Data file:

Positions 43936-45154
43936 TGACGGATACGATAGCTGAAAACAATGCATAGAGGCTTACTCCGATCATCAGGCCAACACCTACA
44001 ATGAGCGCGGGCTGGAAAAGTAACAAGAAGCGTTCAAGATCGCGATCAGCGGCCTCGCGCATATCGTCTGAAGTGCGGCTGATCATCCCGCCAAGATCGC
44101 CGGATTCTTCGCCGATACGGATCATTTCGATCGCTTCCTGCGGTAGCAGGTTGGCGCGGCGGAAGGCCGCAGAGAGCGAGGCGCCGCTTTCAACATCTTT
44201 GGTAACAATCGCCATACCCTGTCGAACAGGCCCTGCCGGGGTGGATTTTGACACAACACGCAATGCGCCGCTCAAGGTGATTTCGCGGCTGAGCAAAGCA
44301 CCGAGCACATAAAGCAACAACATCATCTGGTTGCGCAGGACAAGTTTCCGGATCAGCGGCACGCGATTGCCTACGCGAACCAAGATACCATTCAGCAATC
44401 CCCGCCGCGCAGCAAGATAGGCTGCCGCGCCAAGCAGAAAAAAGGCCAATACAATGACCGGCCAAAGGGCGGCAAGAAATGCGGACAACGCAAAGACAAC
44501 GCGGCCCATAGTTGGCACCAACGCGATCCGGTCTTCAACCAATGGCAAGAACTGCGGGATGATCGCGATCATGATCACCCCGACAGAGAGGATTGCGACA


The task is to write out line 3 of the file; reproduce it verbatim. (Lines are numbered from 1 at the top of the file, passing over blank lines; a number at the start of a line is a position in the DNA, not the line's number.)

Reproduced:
44001 ATGAGCGCGGGCTGGAAAAGTAACAAGAAGCGTTCAAGATCGCGATCAGCGGCCTCGCGCATATCGTCTGAAGTGCGGCTGATCATCCCGCCAAGATCGC